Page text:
there’s definitely a variant. There’s the thing that I always say is like this. There’s a famous study, that if we get to know each other, and I give you a cold drink, lord knows what I’m gonna say. If I give you a coaching, and we get to know each other, you think of me in average, as a coder person, forgive you wondering, you think of me an average as a farmer person, because the reference you have and the only connection to the world we have with our cognition is our body, as our senses and that’s like a filter and the filter, our body decides what we see and experience in the world. And we think mostly that we that cognition is made made in our head, but it’s made on so many different levels. It’s embodied, it’s embedded. So what context are we in? When we work with managers, they need to understand it’s more influential. When you take a decision. Who you with, then what are you thinking? You we did with a lot of service studies done on that go who you with depends. influences your decisions more than who you think you are? What are you thinking at the moment? Because it’s a little bit like, imagine going out to you just said, you go out with your friend yesterday to dinner with a group of friends? And the first one, or is it BM than an average, a lot of people are influenced to also drink alcohol. So it’s like, it’s that’s a framing, it sets the orientation point for the rest of the group. If the first one was a hot tea, and everybody thinks, oh, tonight, we all have the, then most people follow that lead. And so these little things are also happening in meetings and companies and organizations constantly, constantly. And they are very body influenced, and we totally ignore them. We think we are rational beings. Well, we’re not

Michael Waitze 42:19
we’re not at all. Here’s one of the one of the other things that concerns me about about technology is that if you build a Metaverse, right, we can really talk about this where the experiences are all purposefully online, then my connectivity to you becomes even further and further away. And if I avatar myself, then you don’t even know who I am or what I look like and you can make a value judgment about am I warm? Am I cold? Am I happy? We talked a lot about how physical movement changes the way that subgroups and groups interact with each other and different values kind of bump into each other. But if the metaverse is a place where physical boundaries don’t matter, but the ideas that we share matter, more so of communities are now no longer designed around, there’s a mountain there. So we can’t go over there. And there’s a river in our way or an ocean in our way. So I don’t know anybody over there, if those things are removed, and then all I do is seek out people that have the same beliefs that I have already, which is then driven by this sort of meta versal experience. It then blocks out other things as well. What’s the impact of that? On now this sharing of ideas, and how tech then read because think about going to school? Right? I’m in my mind, my you know, calculus class, but I still have to walk down the hallway and get to science class with all the other kids. But if I never leave the classroom, sorry, go ahead. And I never interact with those other kids. And to me, everybody’s like an AP calculus students, and they’re not really so I don’t understand how the world works at all. And you get isolated into this group way more than we already are normally.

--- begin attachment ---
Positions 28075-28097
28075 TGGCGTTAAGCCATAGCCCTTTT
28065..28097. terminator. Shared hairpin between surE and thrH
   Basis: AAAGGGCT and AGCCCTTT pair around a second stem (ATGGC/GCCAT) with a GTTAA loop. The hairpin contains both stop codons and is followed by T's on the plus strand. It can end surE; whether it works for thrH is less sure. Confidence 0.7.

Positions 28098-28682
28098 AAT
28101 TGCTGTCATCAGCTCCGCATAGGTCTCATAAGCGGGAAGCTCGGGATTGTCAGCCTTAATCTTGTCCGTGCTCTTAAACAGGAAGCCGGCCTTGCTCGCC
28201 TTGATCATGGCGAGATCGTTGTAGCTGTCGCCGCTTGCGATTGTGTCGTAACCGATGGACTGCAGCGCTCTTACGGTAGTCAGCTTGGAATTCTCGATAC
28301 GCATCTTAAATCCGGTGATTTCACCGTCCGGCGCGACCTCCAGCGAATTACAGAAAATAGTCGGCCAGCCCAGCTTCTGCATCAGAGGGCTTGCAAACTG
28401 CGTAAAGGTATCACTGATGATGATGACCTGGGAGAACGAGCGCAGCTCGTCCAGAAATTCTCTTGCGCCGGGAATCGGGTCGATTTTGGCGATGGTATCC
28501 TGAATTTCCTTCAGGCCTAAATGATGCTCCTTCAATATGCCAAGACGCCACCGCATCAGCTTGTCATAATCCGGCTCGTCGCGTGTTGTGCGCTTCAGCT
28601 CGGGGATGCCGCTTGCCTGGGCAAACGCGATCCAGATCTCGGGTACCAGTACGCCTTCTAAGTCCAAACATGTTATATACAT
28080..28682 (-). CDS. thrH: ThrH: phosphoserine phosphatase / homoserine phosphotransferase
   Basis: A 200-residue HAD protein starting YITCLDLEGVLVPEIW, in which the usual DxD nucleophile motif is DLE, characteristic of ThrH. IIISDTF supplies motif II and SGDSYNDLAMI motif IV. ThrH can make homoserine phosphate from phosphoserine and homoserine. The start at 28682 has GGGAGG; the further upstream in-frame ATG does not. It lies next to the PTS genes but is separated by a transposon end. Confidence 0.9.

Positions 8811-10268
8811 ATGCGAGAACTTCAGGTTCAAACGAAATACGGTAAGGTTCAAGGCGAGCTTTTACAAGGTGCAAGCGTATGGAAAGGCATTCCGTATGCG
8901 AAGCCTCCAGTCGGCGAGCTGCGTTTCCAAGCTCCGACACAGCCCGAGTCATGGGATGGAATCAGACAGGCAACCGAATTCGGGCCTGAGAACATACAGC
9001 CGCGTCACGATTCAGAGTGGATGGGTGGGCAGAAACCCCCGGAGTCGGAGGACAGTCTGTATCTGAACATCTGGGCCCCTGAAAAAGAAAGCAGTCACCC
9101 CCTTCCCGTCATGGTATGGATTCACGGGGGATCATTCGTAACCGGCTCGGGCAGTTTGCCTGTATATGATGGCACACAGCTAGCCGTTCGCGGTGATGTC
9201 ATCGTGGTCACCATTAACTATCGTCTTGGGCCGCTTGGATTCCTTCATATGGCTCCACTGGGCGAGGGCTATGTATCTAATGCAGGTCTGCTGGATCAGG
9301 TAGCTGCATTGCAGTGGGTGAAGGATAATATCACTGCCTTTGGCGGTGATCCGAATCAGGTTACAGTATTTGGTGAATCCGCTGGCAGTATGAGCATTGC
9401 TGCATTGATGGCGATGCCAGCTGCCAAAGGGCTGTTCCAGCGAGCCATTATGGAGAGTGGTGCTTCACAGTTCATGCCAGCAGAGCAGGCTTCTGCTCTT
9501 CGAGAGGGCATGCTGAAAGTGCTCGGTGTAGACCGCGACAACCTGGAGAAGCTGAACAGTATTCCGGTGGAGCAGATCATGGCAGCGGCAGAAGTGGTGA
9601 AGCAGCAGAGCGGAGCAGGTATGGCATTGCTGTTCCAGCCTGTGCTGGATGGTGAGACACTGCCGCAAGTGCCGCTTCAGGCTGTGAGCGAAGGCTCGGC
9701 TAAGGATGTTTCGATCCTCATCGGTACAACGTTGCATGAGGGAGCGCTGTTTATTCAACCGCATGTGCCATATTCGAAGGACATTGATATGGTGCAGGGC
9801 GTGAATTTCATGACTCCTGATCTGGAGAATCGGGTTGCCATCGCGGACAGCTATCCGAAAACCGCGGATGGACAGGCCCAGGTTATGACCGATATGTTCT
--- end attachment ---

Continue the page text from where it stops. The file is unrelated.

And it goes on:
Jan Stassen 44:03
No. And I don’t know, i Yesterday I had a podcast, where there was the CTO of some company, and he was saying that they did this virtuality experience for people as like a starting point working in industry and also in production, so they can walk through the facility before they start working the training through through that. And my first response was, when I started, for example, I had the, let’s say, Laura, Laura Usila bello and a smell de la bella, and for me are all only in my life useable a wide skiing, because that was for like some protection of my lips. And so I had directly a visceral memory of something. And the same thing is true if you work and try to do go work or come up with ideas you wish your whole body understanding of making sense of your surrounding. I mean, it might help to do this online and virtual surroundings and blah blah. But there is this other layer that is missing and at don’t know if that’s good or bad, or in what way that’s influencing us. But I think that for me, that feels like the world is getting flatter and flatter and a sense. So there’s like, there’s a depths missing, missing to it. And also this, these all these moments in between that we’re having and sharing. And that makes sense for us that make the world tangible and interesting, and all of that that will be missing. And one other thing is also we want to use in an advertising agency, there was one guy who was always doing the printing stuff, he was in his 70s. And it was in the basement of the advertising agency. And he was there the only one who was there for 50 years, and that company, right? So 20, he was still doing the same stuff. And he was the only guy that we call by his last name Heerlijk. And Mr. Rick, and everybody loves going down their head like this, all like this, this layers of knowledge. And this layer of anecdotes and parables and like this sense making for the whole organization, whenever somebody new came to the company, everybody was sent down to Masaryk, and made sense of what it means meant to be here and to work here. And I don’t know if that all remote work. And if that works, in what sense, it will, will work and will have its place. But how it will fit together? And I don’t know. And that’s just an interesting thing, or aspect to think about, like these little things, these embodied experiences.